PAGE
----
I picked up this book by Jennie Liu because I was intrigued by the title Like Spilled Water, and I immediately thought of the Chinese saying 嫁出去的女儿，泼出去的水, literally translated as “a married daughter is like spilled water”. I wasn’t wrong.
The story centres around Na, a vocational school student in China’s countryside, when her life is suddenly turned upside down by her younger brother’s death. She travels to the city, where her parents live an extremely frugal life while pouring all their money and energies into her brother’s education. She’s appalled to find that despite being the one with all the opportunities, he took his life with rat poison when he does badly in the national college entrance examination gaokao (高考). But having spent years apart and struggling with jealousy and the unfairness of it all, she finds it hard to grief. Her life falls apart when her mother tells her to stop school and get a job at a metal factory, and caretaker duties of her grieving and drunk father falls on her shoulders. She gets a sudden marriage proposal from her childhood friend, and as she tries to piece together truth behind her brother’s death, she has to decide what she wants for herself.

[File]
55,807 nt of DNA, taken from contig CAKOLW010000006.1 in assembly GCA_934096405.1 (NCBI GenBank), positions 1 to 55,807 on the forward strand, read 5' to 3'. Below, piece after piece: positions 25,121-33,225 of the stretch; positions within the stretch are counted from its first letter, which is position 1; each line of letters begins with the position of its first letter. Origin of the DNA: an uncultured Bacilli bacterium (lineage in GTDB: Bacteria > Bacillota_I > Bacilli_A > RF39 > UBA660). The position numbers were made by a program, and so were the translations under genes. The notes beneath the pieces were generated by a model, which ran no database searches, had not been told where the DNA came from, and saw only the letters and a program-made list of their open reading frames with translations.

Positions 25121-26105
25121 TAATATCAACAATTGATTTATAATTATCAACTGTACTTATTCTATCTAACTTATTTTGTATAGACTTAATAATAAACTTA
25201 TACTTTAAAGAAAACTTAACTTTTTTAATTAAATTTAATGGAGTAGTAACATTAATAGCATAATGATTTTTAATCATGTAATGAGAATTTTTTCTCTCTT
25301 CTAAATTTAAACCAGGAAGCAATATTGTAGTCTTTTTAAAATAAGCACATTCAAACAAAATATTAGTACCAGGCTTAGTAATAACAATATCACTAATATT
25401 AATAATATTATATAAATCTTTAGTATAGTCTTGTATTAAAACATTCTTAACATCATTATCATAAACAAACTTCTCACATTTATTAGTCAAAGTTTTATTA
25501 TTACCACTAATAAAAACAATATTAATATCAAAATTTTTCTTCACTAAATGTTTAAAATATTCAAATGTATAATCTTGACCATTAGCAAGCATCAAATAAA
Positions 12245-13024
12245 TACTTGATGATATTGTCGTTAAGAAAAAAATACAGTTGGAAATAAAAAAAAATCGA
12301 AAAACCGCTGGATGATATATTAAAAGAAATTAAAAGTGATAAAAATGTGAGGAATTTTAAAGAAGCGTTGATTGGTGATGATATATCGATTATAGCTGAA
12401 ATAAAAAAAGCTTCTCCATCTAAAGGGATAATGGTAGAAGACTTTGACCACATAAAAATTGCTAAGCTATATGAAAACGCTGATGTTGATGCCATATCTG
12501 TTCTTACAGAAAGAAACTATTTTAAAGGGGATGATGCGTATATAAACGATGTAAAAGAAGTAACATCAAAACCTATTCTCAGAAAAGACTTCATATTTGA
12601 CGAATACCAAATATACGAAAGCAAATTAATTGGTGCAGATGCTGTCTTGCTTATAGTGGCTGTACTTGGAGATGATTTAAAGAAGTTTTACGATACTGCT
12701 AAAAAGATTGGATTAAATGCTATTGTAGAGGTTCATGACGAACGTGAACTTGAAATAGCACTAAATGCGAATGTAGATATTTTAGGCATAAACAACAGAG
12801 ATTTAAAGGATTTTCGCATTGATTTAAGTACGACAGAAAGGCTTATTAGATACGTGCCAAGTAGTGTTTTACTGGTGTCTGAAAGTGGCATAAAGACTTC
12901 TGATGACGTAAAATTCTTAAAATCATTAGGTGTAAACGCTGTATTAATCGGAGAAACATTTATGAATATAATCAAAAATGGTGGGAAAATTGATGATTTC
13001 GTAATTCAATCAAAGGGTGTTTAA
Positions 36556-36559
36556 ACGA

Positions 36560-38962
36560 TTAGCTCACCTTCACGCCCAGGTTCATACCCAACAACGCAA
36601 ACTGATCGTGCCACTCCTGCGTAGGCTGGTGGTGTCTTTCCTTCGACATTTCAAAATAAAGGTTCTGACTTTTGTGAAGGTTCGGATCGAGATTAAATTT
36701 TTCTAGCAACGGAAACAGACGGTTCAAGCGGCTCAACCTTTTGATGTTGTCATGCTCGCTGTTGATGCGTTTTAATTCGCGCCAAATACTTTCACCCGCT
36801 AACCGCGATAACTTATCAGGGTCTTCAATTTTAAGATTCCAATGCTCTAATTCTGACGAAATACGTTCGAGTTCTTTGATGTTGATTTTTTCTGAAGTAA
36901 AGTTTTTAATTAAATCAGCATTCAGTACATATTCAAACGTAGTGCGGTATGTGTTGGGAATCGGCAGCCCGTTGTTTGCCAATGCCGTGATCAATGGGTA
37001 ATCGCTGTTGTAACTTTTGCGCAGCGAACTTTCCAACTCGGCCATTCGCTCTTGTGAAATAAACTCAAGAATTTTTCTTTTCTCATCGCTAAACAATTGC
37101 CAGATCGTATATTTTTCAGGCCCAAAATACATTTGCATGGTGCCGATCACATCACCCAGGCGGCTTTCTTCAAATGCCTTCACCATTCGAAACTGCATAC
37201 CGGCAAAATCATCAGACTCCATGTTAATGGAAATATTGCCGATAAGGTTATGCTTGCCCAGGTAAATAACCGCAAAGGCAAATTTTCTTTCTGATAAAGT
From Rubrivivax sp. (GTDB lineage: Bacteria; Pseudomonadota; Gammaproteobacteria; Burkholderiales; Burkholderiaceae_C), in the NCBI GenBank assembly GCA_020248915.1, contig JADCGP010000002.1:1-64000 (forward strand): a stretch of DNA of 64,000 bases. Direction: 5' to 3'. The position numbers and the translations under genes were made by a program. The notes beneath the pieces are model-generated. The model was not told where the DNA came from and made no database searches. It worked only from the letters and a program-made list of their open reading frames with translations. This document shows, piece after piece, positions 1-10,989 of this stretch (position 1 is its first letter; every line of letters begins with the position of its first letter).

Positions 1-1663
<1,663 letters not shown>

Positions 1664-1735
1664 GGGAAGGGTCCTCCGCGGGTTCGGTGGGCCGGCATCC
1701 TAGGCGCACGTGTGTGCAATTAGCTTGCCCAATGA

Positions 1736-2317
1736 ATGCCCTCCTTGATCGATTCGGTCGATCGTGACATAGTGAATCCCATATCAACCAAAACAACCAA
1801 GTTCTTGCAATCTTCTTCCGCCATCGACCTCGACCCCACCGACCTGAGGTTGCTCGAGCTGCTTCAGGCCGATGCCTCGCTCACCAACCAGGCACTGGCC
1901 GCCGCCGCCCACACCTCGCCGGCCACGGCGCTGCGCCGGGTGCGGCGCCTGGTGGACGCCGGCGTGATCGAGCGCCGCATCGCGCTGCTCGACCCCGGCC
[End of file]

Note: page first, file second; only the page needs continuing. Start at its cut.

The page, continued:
It’s refreshing to see English YA novels set in places and cultures that are less familiar to the Anglophone reader. It highlights several key social issues in China and blends them into a riveting read. Issues such as the one child policy, feminism, education & marriage, LGBT+ are discussed through the lens of the Chinese culture. Throughout the novel, the characters’ feeling of being constantly trapped really gets to me, and I keep thinking that if I was born somewhere else or in a different generation, perhaps I would have also gone through the same struggles.
And that sure hits home.